If your baby has never used a bottle before, and if he is at least six months old, you might want to try going straight to a sippy cup. Some little ones are perfectly content to use a sippy cup rather than a bottle, and it may save you the trouble of weaning from a bottle later on.
Additionally, if your baby absolutely refuses to try a bottle, you might need to help him take little sips of milk directly from a small cup or spoon. If your baby is absolutely not interested in a bottle, try again another time.
Now what about you? You may feel some sadness about beginning the process of weaning, but remember that you are have done and will continue to do the very best that you can for your baby.
Make sure you keep yourself physically comfortable with all of the recommended comfort measures while weaning. However, there is another option: Have your baby drink formula during the day but continue nursing before you leave for work and after you return home. This will allow your baby to still benefit from breastfeeding, and you'll both enjoy the quiet bonding time.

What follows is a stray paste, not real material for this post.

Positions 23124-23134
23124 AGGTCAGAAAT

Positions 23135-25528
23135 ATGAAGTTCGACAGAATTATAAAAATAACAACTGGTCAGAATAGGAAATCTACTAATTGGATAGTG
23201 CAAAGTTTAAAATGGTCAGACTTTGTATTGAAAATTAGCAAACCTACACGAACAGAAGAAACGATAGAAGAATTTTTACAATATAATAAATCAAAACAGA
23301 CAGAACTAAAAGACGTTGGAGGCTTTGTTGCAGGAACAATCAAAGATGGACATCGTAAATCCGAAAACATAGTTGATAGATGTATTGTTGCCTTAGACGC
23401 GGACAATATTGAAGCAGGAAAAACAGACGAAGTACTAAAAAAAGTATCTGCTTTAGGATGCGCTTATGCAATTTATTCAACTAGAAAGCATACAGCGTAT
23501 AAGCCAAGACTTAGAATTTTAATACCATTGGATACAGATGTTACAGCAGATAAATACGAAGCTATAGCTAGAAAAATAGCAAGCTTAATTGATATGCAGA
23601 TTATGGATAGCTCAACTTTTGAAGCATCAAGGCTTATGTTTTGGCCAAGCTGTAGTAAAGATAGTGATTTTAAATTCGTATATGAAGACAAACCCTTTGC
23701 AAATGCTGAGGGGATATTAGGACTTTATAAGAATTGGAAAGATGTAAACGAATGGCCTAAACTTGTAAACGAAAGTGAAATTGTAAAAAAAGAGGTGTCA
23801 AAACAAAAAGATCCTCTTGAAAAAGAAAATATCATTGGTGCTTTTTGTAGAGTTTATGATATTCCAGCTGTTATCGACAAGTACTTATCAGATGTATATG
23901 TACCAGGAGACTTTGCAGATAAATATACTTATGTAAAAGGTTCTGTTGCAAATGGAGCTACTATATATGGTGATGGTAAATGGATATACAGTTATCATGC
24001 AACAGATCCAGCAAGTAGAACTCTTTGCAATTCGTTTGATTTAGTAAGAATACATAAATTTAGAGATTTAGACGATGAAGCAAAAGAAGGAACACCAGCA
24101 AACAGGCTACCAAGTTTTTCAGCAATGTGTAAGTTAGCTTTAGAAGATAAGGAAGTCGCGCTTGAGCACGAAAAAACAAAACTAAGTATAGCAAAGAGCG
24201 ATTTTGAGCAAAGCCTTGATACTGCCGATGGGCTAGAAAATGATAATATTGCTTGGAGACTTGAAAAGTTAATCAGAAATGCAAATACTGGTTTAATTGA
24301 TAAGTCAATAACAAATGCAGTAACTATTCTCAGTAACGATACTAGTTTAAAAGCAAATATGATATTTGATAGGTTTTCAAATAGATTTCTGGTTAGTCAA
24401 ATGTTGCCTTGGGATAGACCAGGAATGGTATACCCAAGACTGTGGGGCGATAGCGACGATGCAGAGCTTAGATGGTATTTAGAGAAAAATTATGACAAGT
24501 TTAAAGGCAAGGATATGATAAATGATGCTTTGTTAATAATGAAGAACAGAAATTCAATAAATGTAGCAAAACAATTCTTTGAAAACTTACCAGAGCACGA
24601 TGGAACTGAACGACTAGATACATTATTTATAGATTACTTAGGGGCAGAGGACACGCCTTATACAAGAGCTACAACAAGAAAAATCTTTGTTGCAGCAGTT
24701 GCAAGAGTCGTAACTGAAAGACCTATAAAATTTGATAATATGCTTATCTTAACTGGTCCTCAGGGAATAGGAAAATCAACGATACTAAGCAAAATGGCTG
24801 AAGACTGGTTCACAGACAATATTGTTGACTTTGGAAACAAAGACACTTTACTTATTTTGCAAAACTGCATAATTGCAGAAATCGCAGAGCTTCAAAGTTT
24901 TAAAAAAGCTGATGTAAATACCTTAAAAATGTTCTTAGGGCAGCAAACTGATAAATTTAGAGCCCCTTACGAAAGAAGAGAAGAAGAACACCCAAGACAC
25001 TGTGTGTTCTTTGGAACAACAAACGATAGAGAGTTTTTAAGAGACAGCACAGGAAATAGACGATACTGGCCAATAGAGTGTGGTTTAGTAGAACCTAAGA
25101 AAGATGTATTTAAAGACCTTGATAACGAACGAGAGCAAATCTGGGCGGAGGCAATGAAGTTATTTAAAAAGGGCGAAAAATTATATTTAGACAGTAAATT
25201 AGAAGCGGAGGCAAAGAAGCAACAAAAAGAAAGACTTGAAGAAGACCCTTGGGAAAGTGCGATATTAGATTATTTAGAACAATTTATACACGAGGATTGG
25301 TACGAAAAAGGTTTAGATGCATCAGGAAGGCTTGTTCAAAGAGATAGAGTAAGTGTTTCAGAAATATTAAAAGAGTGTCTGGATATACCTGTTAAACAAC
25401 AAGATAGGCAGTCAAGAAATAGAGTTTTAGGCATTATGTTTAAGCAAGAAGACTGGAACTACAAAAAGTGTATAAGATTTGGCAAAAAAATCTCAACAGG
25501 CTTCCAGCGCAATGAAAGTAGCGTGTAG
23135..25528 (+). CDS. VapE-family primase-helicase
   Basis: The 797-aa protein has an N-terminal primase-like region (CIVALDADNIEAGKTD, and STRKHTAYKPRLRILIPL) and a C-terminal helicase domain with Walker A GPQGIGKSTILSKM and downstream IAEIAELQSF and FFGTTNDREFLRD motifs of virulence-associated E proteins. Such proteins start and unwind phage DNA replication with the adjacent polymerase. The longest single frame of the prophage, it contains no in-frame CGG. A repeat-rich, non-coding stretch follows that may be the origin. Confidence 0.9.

Within a week or two, your body will adapt to produce milk when your baby needs it -- peaking in the early morning and at night and lessening during the day.
A few weeks before your maternity leave ends, start pumping once or twice during the day and give your baby a bottle instead of nursing him. This will help your midday supply start to diminish, so that you can avoid becoming engorged on the job. When you're not at work, try to nurse your baby for all other feedings to maintain your supply. Many new mothers adjust very well to the frequent sleep interruptions that are virtually inevitable when it comes to breastfeeding an infant. But for some women, getting at least one extended block of shut-eye at night can mean the difference between being happy and functional and feeling out of sorts and overwhelmed.